Last season was Austin Mack’s first season sharing a starting role with fellow junior Binjimen Victor. As one of the team’s two starting X receivers, Mack needs to continue the trajectory he is currently on. Last year was good with 24 catches for 343 yards and two touchdowns, but there is always room for growth. With a desire to follow in the footsteps of former Buckeye Michael Thomas, the next step for Mack is creating more explosive plays and finding yards after the catch. Last year, he didn’t have a single catch of 40 yards or more, and the two touchdowns could be improved upon this year. Nobody is expecting anything other than continued improvement from Mack this year, which also speaks to the importance of it happening.
Binjimen Victor, WR
As a true sophomore in 2017, Binjimen Victor produced 23 receptions for 349 yards and seven touchdowns while splitting reps evenly with Austin Mack. That’s a pretty good year for getting 50% of the snaps. There are obviously still areas where Victor can improve, which is what the Buckeyes need to happen if this passing game is going to be as good as it could be. Victor’s size and athleticism makes him a difficult matchup for cornerbacks, but his consistency is expected to take a step forward this year.
Robert Landers, NT
Fourth-year junior Robert Landers has been in the rotation at nose tackle each of the last two seasons, but now he is the starter. He is one of the leaders on the defensive line, and he has already stepped up in that regard. Now he will need to step up as a starter and as the team’s top nose tackle. He has always been doubted because of his size (listed at 6-1 283), and this season is his opportunity to end those doubts for good. The key to a winning defense is stopping the run, and that begins with Landers in the middle.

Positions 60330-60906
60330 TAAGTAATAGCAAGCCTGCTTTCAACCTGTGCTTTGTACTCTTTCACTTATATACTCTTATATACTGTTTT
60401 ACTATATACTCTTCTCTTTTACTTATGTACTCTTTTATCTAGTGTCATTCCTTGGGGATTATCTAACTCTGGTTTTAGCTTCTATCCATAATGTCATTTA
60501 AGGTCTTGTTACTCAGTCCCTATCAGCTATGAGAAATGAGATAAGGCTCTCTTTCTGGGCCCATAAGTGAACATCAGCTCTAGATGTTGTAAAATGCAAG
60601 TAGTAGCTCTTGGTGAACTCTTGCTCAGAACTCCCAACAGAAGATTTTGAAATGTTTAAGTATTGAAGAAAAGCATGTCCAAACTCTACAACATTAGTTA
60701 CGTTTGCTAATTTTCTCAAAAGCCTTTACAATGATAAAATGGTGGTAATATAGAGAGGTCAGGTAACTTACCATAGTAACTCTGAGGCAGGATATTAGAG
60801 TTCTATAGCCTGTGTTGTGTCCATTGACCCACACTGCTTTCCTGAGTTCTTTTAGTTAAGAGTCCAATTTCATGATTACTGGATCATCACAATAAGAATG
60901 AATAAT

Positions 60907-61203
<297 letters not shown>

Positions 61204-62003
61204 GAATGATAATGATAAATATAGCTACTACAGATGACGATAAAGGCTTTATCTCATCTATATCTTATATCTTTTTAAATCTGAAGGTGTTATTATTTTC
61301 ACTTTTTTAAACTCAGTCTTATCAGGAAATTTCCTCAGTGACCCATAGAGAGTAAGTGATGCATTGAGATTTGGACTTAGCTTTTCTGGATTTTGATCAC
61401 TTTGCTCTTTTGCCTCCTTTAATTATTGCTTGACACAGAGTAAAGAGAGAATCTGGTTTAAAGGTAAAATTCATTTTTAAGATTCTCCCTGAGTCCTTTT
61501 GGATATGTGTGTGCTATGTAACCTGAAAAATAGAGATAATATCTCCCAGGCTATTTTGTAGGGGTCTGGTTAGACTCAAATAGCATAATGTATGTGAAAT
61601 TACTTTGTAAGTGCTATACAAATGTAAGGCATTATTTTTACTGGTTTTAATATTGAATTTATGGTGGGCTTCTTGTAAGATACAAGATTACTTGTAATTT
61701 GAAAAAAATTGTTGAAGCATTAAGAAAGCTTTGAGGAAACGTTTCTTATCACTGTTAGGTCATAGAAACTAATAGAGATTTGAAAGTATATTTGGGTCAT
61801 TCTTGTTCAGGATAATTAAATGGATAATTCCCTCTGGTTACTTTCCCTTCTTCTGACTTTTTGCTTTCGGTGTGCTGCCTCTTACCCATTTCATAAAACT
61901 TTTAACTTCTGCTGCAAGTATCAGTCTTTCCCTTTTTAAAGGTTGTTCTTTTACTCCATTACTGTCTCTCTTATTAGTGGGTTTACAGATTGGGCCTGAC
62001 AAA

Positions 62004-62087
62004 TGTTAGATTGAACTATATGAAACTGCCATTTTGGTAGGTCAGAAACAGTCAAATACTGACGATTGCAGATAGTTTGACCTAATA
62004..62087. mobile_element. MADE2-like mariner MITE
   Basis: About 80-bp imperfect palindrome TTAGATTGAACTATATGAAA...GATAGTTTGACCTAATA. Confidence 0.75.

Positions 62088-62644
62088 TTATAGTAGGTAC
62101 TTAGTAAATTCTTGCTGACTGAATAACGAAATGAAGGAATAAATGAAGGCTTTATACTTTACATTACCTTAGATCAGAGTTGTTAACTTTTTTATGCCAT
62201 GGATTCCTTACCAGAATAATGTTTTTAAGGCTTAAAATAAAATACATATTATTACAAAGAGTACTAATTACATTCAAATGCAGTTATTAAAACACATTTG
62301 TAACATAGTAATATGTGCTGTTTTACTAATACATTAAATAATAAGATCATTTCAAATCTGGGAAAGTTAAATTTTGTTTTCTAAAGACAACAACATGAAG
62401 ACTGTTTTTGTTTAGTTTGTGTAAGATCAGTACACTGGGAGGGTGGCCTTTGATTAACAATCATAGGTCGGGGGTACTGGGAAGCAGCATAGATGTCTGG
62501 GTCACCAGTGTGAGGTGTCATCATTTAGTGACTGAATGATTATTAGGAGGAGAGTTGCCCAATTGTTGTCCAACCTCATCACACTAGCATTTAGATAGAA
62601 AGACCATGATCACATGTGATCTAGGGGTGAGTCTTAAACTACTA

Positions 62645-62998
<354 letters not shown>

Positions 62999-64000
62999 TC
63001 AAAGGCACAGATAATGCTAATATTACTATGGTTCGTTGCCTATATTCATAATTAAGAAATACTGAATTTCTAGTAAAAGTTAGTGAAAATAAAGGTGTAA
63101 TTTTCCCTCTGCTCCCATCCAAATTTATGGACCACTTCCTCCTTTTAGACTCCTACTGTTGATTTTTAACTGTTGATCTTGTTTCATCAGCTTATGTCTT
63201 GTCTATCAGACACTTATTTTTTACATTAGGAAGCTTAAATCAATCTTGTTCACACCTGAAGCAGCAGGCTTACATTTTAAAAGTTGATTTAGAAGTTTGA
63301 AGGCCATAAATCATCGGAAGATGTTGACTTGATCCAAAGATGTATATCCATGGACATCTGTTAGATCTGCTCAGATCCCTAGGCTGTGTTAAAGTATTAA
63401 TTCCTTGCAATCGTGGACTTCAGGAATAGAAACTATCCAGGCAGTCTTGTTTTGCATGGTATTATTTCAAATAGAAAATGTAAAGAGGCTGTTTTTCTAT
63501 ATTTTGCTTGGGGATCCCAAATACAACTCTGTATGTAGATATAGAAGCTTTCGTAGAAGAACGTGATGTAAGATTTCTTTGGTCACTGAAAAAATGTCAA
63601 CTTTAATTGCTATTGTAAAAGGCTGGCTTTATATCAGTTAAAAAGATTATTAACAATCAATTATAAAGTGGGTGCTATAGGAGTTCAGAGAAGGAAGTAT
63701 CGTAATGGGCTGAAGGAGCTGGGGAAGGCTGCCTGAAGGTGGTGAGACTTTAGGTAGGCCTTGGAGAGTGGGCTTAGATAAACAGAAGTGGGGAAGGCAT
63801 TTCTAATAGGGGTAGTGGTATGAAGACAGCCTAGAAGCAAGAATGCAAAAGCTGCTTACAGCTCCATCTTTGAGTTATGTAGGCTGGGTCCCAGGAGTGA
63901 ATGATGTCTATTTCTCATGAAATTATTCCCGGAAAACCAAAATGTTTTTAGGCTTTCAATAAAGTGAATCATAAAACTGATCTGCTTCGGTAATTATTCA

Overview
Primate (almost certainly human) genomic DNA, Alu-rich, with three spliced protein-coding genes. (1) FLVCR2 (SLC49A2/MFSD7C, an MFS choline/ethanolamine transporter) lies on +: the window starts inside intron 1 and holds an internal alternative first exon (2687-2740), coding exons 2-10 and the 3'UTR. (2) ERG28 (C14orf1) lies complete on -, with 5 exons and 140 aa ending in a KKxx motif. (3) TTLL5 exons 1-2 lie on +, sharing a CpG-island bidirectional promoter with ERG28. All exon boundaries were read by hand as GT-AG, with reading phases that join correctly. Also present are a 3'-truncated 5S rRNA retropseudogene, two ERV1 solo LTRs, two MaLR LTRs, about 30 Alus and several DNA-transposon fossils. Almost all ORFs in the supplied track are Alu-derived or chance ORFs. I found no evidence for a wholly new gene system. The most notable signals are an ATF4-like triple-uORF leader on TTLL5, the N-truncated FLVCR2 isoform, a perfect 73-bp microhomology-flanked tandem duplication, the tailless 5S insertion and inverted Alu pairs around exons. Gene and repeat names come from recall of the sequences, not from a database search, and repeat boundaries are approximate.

Damon Arnette, CB
The circle of life for Ohio State cornerbacks dictates that as one player leaves for the NFL, those left behind step up and emerge as potential first-round draft picks as well. Since 2013, the only starting cornerback for the Buckeyes who hasn’t been a first-round pick was Doran Grant, who started in 2013 and 2014. Fourth-year juniors Damon Arnette and Kendall Sheffield are now on the clock. Neither were first-round picks last season, but the plan has been put in place for those goals to be achieved this season. If the Buckeyes have a pair of first rounders at corner this year, the defense is going to be in very good hands.